newness

Like most, the new year is one of my favorite times to reflect and adjust accordingly.

Last year I resolved to keep record of all the books I read in 2015. I did that, but my competitive side started counting and thinking I should be reading more and it became stressful. I would start a book, it wouldn’t be my thing, and I would be loath to stop reading it because then I wasted days reading something I couldn’t put on my list. I started to rationalize that the 37 I did finish wasn’t a true reflection of the actual 5o or 60 books I started and read parts of, not to mention I had to find time to watch all seasons of Mad Men and Sex and the City in there somewhere, so that lack of time should be factored in somewhere, right?

This year, a friend of mine sent me a list of types of books to read, and I think this will turn out better, challenging me to read outside what I might have naturally chosen while minimizing the pressure to read quickly or get through a certain number of books. My working list is below.

  1. a book published this year (2015)–Eileen, Ottessa Moshfegh
  2. one I can finish in a day–Stargirl, Jerry Spinelli
  3. one I’ve been meaning to read–The Life-Changing Magic of Tidying Up, Marie Kondo
  4. one recommended by a librarian or bookseller–The Snow Child, Eowyn Ivey
  5. one I should have read in school–Of Mice and Men, John Steinbeck
  6. one chosen for me–Gilead, Marilynne Robinson
  7. one banned–The Boy Who Lost His Face, Louis Sachar
  8. one previously abandoned–Extremely Loud and Incredibly Close, Jonathan Safran Foer
  9. one I own but never read–The Joy Luck Club, Amy Tan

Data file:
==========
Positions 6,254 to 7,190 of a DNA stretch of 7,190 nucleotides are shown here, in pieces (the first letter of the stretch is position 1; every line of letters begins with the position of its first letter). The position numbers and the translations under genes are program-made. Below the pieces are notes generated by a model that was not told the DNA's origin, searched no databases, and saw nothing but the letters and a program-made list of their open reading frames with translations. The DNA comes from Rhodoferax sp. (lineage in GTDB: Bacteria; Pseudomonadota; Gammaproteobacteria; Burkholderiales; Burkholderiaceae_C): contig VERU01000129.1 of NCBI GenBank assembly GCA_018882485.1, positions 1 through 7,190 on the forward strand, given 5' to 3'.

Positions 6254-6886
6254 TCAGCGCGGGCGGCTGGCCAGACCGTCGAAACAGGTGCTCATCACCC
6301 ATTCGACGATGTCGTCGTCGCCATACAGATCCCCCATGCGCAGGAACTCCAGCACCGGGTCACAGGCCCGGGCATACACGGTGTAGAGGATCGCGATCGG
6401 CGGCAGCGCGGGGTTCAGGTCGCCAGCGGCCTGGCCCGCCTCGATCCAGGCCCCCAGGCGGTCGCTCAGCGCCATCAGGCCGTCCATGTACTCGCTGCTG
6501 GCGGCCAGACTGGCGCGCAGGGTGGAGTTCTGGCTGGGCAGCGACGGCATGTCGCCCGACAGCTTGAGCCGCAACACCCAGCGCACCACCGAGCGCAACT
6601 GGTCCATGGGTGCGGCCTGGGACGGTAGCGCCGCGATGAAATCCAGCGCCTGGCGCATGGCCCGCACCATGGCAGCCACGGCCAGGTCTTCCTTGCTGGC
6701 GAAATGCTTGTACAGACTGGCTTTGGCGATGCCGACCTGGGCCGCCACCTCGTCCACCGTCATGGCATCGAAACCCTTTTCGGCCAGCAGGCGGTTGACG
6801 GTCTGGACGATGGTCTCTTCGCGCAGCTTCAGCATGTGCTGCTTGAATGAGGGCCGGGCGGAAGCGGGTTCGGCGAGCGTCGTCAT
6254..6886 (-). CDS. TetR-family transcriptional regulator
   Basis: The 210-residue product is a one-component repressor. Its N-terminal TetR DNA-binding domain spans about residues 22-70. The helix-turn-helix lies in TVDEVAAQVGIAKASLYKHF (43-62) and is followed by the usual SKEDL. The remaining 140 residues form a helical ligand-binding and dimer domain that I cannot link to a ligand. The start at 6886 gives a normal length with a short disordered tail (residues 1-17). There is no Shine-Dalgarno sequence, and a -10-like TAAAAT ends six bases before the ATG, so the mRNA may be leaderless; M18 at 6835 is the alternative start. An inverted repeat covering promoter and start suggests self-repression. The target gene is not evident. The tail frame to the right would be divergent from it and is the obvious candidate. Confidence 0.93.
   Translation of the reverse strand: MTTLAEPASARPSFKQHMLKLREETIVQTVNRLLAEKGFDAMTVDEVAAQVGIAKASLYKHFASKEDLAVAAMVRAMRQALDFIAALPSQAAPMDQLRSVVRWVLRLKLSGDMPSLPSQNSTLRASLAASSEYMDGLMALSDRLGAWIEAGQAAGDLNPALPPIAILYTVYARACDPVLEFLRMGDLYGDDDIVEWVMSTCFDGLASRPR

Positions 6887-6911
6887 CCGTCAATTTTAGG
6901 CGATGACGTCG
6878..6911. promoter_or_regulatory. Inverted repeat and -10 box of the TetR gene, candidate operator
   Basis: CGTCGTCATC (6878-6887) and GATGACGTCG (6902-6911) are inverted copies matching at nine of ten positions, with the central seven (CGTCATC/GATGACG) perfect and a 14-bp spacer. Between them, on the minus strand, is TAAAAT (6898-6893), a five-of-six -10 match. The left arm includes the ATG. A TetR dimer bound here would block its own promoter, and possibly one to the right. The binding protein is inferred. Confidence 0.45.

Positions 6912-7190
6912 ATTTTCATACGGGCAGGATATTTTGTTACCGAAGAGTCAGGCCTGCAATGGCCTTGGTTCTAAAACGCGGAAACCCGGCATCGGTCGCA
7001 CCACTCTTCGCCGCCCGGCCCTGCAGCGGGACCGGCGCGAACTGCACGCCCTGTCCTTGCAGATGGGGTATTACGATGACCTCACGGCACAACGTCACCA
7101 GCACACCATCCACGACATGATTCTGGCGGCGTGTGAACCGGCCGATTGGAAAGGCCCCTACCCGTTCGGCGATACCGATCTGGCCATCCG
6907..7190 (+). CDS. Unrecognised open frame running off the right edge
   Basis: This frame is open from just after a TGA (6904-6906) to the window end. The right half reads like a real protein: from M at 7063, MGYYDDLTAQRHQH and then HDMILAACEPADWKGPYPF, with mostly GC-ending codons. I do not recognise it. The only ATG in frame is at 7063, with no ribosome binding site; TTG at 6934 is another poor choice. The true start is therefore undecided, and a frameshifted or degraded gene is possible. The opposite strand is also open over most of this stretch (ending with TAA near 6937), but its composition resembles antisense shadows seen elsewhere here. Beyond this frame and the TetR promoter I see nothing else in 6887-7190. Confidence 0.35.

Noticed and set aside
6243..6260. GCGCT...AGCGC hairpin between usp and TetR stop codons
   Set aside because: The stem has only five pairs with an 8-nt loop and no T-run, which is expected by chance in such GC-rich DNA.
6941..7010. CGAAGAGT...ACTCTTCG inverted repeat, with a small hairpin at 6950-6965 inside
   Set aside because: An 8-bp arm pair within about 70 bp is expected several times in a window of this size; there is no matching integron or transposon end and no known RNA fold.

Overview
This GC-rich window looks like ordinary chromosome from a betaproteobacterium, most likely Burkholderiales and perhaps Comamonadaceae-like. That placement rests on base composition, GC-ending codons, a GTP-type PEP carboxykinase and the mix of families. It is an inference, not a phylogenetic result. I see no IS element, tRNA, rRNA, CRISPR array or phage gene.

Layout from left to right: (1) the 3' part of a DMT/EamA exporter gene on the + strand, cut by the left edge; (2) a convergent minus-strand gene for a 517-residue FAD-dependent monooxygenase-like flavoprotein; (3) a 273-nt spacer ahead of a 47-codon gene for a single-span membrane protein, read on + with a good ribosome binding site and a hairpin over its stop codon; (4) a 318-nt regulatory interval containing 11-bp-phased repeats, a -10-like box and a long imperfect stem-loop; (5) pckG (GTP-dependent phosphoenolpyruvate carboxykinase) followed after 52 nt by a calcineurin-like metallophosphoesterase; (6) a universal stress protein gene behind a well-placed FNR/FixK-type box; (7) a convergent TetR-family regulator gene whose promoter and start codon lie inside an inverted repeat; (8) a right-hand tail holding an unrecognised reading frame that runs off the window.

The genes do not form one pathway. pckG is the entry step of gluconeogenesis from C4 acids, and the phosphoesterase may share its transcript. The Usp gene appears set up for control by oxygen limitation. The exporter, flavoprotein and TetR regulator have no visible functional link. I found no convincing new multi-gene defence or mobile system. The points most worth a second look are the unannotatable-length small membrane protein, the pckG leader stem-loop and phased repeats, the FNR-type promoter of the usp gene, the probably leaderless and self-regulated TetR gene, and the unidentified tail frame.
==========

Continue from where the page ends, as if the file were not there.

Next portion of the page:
10. one that intimidates me–Anna Karenina, Leo Tolstoy
  11. one I’ve already read–Wanderlust, Elizabeth Eaves

If I don’t like any of these, I’m resolving now to toss it and not feel guilty. Any other recommendations welcome.

Onto a topic far less interesting and much more stressful: my teeth, an almost constant pain in my ass in recent months. I got braces again in October in anticipation of jaw surgery. The orthodontist said to expect to be ready for surgery 10-12 months after getting them on, and I sincerely hope he’s right and this shit doesn’t drag out.

Reliving the nightmare of braces as an adult is disheartening, primarily because of the pain I don’t remember feeling the first time around. My teeth have been varying levels of sore for the past three months. I got my wisdom teeth out two months ago, and am now dealing with nerve damage resulting in numbness in my lower lip and chin. That’s ever-so-slowly improving, but it’s been a frustrating process. I have rubber bands pulling my cross bite out, bite turbos keeping my jaw open to allow for that, and eight tongue tamers glued to the backs of my front teeth (google for maximum level of sympathy). The bite turbos make it hard to talk (read: lisp) and also make me grind my teeth in my sleep so hard they squeak, which is kind of scary.

I also just feel ugly. It might all be in my head, but it feels hard to be respected as a medical professional when I’m lisping my way through an explanation and looking like a weird tween. I try to bond with my older pediatric patients by asking them about their braces, and they are never having it. Throw me a bone, teens.

Overall though, it feels good to be started on this jaw-fixing journey. Getting started was an enormous obstacle, mentally and financially, and getting through the worst of this ordeal is a goal for 2016.

What other goals might an introvert troll have? The constant one, to try a little harder, give people a chance, or quickly dismiss them but put myself in a place where I can meet others. To go to uncomfortable events, to talk to strangers. To establish myself further in this place. Not to get to a place where I feel socially desperate, like I did a while back when I seriously considered trying to hang out with my dental hygienist.

Come on 2016, be good to me.

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